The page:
The Atlantic Road is a 8-kilometre long stretch of road between the towns of Kristiansund and Molde, the two main population centres in the county of Møre og Romsdal in Fjord Norway. The road starts approximately 30 kilometres southwest of Kristiansund and ends 47 kilometres north of Molde.
The Atlantic Road zigzags across low bridges that jut out over the sea, linking the islands between Molde (famous for its annual jazz festival in July) and Kristiansund in the western fjords. The Hustadvika is an infamous stretch of ocean and when in storm it is truly dramatic. In calmer weather you might spot whales and seals, writes the British newspaper The Guardian (25 April 2006).
Chosen as "Norway's construction of the century" in 2005, the road links together small coastal communities. From the town of Kristiansund, the Atlantic Road is only a 30-minute drive through the Atlantic Ocean Tunnel. After passing the tunnel you cross the island of Averøy with Kvernes Stave Church, the very scenic west side of the island, and the incredible coastline out towards Hustadvika.
The Atlantic Road has been awarded the status national tourist route because of the architecture of the road and the bridges, and the incredible coastline it passes through.
Viewpoints along the road
There are four panoramic view- and rest areas with facilities in bold architectural forms along the Atlantic Road. Here you can experience both nature and architecture in great interaction. Some of the viewing platforms are also popular with anglers.
What to see
Even though whales are a less common sight, you will have the opportunity to enjoy the view of the Atlantic Ocean, a rich bird life and even spot seals.
The impressive road skips nimbly from island to island, across seven bridges. The tallest bridge, Storseisundet Bridge, has a dramatic and beautiful curve and almost brings an artistic perspective into the technique of building bridges.
Many tourists choose to travel to the Atlantic Road during the autumn to experience the raging storms that pound the road. The construction workers experienced 12 hurricanes during the building process before the road opened in 1989.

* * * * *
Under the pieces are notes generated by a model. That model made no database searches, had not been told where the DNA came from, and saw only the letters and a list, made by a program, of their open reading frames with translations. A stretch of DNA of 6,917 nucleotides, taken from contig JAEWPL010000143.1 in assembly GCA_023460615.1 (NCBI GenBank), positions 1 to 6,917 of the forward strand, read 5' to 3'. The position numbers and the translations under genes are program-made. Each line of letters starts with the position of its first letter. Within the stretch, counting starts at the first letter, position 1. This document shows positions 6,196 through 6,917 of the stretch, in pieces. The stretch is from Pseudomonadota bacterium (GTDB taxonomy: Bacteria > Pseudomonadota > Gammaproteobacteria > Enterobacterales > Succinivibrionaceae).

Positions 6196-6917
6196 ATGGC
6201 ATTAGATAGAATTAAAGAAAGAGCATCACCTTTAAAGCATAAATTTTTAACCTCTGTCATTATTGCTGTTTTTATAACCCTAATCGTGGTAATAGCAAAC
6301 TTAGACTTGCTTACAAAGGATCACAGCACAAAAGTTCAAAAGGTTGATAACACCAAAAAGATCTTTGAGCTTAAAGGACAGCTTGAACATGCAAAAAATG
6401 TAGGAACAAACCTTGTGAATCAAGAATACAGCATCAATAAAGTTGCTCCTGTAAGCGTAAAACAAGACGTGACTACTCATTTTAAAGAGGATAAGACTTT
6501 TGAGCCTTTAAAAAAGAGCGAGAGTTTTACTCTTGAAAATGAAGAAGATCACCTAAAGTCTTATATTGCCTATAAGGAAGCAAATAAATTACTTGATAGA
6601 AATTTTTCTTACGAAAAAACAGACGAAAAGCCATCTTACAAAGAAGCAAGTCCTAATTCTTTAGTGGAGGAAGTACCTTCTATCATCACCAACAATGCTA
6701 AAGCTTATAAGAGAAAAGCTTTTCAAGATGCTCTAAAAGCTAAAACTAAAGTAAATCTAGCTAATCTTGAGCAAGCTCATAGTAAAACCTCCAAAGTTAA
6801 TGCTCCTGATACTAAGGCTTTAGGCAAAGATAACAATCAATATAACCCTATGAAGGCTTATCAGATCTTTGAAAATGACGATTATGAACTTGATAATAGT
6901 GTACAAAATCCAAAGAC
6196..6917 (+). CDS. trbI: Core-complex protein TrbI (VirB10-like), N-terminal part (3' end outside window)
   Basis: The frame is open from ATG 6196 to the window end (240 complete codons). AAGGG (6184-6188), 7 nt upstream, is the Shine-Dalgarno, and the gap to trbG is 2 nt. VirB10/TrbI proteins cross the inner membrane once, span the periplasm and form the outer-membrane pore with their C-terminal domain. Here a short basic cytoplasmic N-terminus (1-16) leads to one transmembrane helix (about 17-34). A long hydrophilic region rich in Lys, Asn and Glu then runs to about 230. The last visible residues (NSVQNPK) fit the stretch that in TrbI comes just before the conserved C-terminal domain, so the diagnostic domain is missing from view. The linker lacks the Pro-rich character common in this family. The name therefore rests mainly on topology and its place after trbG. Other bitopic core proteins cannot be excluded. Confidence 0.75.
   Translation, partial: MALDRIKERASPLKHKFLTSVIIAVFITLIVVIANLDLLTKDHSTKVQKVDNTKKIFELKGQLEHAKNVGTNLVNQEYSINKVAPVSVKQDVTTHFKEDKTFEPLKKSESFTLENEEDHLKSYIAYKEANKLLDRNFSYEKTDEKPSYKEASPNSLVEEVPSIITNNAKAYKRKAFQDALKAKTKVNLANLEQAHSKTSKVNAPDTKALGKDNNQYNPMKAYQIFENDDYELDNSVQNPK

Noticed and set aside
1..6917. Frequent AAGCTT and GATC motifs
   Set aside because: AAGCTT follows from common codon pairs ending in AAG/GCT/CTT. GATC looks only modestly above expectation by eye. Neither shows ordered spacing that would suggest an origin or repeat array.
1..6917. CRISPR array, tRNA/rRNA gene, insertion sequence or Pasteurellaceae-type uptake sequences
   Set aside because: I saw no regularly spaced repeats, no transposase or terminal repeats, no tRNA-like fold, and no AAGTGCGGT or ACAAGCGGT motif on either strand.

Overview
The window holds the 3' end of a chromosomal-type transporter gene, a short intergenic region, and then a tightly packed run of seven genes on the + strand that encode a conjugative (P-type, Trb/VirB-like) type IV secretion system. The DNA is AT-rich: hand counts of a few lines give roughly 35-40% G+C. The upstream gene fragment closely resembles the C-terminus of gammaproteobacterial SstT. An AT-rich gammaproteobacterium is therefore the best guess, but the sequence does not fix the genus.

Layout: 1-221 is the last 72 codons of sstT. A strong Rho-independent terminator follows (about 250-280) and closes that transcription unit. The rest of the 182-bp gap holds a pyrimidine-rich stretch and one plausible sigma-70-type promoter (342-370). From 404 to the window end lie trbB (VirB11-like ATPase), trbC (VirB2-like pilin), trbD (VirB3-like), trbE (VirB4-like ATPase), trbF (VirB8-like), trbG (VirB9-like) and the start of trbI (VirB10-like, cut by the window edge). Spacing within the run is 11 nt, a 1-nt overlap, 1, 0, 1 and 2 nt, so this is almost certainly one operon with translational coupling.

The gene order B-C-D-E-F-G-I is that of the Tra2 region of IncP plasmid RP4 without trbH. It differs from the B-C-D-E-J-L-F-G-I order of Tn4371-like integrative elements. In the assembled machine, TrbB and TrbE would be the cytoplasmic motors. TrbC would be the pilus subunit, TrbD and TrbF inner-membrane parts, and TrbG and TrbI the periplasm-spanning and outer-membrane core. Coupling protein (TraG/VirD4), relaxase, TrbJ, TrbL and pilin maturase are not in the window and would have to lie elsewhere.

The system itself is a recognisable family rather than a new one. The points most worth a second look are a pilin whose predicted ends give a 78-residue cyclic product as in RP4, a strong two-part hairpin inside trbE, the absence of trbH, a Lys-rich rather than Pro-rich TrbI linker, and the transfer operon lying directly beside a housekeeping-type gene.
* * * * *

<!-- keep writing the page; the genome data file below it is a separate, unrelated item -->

The Kvernes Stave Church, dating from approximately 1300 AD, is one of the most recent of the Norwegian stave churches. This beautiful and special stave church is located with a magnificent view over the Kvernesfjord and the Freifjord.
The Bremsnes Cave is located on the southern side of the Bremsneshatten Mountain. Many finds from the almost 10,000-year-old Fosna culture have been made there.
The old Kvernes Rural Museum consists of 11 old buildings with a large and varied collection from different periods. The mail yard by the museum form a marine environment like it was in the 18th and 19th century. The museum is open every day during summer.
What to do
Excellent fishing spots are accessible by boat or from the rocky seashore. Several parking places along the road make it easy to leave the car behind, for minutes or hours, and enjoy the view, the salty fresh air, the sunset and/or the stormy weather – depending on the time of day, and the season.
Fishing tours are arranged on a daily basis through the summer. Both Strømsholmen Sea Sports Centre and the island of Håholmen offer tours.
Diving in these waters is very good. The clean water and powerful tidal currents make diving here very attractive. In summer, Strømsholmen Sea Sports Centre offers daily diving excursions.